The Port of Houston
To reach the Port of Houston’s Turning Basin a ship travels fifty miles along a narrow and twisting channel that passes through Galveston Bay, the San Jacinto River and Buffalo Bayou. Despite this improbable location Houston has the world’s largest land-locked port. Measured by annual tonnage shipped, the Port of Houston is the second largest port in the United States.
Its docks, wharves, and facilities cover over twenty-five miles. The Port started its second century as a seaport in 2014. Its transformation from a crowded river port into an industrial giant is fascinating. It is a tale of technology, geography, politics, hard work, and Texas brag, mixed with a little luck.
In cooperation with the Houston Maritime Museum and the Port of Houston Authority, and with generous assistance from the University of Houston, and other local resources Mark Lardas has pulled together a fascinating collection of images to illustrate the history of the port from the founding of the port in 1836 to its role in the twenty-first century.
About Mark Lardas (Houston, Texas Author)
Mark Lardas, a freelance writer, amateur historian and model-maker, lives in League City, Texas. He is currently employed as a quality assurance manager and a technical writer. When he says something isn’t rocket science, he should know – he has been one. After graduating from the University of Michigan with a BS in Naval Architecture and Marine Engineering, he spent most of the the next 30 years as a space navigator and a software engineer on the Shuttle program.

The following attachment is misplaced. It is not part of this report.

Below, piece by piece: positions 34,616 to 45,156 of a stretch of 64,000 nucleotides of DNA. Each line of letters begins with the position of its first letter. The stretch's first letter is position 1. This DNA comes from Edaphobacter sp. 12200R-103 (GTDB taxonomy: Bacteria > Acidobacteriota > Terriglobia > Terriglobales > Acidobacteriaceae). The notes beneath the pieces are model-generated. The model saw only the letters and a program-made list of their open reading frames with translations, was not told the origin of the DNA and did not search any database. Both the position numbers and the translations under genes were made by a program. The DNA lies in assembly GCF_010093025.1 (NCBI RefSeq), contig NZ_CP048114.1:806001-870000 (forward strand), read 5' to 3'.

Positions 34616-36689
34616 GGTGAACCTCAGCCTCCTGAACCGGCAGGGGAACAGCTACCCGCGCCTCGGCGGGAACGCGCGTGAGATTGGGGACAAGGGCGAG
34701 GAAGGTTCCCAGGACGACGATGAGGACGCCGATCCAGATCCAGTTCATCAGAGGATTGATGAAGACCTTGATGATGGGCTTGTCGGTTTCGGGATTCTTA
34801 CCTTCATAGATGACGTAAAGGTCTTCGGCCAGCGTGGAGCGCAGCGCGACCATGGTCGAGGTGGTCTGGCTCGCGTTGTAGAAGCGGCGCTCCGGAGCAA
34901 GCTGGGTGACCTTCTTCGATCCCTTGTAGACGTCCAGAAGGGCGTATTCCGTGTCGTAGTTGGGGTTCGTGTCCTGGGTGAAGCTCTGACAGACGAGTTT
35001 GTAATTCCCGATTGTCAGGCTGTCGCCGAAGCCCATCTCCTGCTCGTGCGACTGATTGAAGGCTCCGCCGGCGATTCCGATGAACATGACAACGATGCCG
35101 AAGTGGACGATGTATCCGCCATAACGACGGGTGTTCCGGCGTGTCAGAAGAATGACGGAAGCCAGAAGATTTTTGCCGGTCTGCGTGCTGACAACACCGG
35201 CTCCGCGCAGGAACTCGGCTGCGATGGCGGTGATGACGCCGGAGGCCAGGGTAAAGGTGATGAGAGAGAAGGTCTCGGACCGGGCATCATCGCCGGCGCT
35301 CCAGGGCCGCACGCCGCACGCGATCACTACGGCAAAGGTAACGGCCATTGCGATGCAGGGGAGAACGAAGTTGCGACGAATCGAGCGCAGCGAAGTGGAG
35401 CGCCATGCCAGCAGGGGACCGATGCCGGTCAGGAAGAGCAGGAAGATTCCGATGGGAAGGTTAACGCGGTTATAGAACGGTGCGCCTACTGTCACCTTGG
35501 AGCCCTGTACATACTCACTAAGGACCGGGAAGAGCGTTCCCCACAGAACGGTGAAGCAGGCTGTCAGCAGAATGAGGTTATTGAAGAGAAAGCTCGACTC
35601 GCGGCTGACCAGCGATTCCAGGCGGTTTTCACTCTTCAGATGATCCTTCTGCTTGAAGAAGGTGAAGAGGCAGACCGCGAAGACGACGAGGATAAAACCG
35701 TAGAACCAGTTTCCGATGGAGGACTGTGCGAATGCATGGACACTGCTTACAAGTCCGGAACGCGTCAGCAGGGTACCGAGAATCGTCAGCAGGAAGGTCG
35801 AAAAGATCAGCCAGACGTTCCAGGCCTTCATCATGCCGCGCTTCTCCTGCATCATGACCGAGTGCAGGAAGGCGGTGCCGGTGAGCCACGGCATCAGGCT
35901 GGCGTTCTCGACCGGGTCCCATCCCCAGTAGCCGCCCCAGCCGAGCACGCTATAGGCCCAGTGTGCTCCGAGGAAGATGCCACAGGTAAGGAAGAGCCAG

His down-to-earth interests include model-making and writing, interests which he combines in numerous articles to modeling magazines, and as a stints as the Hobby Master for Boy’s Life and the Model Master for English Street, an English language publication in Hong Kong.
He sates his interest in ships and history through writing, He is the author of over twenty published books, all focusing on history, with many related to maritime and naval history.